What prompts the United Nations Security Council to engage
forcefully in some crises at high risk for genocide and ethnic
cleansing but not others? In All Necessary Measures,
Carrie Booth Walling identifies several systematic patterns in the
stories that council members tell about conflicts and the policy
solutions that result from them. Drawing on qualitative comparative
case studies spanning two decades, including situations where the
council has intervened to stop mass killing (Somalia,
Bosnia-Herzegovina, and Sierra Leone) as well as situations where
it has not (Rwanda, Kosovo, and Sudan), Walling posits that the
arguments council members make about the cause and character of
conflict as well as the source of sovereign authority in target
states have the potential to enable or constrain the use of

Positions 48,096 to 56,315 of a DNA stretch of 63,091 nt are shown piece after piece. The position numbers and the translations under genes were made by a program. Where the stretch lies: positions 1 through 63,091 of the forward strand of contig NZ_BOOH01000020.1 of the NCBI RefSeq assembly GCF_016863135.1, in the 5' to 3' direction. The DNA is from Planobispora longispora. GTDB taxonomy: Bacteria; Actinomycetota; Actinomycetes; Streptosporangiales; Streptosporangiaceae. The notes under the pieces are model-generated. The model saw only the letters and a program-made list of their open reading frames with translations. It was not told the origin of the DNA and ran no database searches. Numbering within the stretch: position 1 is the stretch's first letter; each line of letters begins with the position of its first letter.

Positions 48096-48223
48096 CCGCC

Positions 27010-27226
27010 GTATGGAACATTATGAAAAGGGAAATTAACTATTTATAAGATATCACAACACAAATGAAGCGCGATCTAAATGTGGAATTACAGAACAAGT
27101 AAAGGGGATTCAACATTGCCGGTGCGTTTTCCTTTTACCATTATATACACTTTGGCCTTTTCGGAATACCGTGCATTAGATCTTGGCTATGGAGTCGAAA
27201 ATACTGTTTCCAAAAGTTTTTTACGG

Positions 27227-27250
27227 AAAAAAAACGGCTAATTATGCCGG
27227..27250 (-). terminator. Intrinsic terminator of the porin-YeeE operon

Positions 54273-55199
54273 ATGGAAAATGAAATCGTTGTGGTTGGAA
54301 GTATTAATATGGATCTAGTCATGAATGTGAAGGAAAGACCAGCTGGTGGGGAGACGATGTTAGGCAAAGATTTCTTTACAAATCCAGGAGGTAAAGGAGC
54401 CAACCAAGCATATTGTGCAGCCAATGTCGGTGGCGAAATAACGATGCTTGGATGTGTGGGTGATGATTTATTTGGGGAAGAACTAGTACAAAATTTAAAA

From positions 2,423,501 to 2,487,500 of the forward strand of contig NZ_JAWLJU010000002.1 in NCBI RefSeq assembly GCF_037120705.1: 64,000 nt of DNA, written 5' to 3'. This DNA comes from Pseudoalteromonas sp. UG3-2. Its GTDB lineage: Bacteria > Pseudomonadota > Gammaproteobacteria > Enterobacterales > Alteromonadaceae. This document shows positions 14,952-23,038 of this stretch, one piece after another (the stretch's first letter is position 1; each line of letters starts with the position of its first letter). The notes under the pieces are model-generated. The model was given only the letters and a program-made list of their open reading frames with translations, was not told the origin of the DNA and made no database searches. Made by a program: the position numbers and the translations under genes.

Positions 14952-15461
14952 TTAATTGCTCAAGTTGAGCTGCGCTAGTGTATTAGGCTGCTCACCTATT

military force in defense of human rights.
At a moment when constructivist scholars in international relations
are pushing beyond empirical claims for the value of norms and
toward critical analysis of such norms, All Necessary
Measures establishes discourse's real-world explanatory power.
From her comparative chronology, Walling demonstrates that
humanitarian intervention becomes possible when the majority of
Security Council members come to a shared understanding of the
conflict, perpetrators, and victims-and probable when the Council
understands state sovereignty as complementary to human rights
norms. By illuminating the relationship between national interests
and the core values of Security Council members and how it
influences decision-making, All Necessary Measures
suggests when and where the Security Council is likely to intervene
in the future.
Subjects: Political Science
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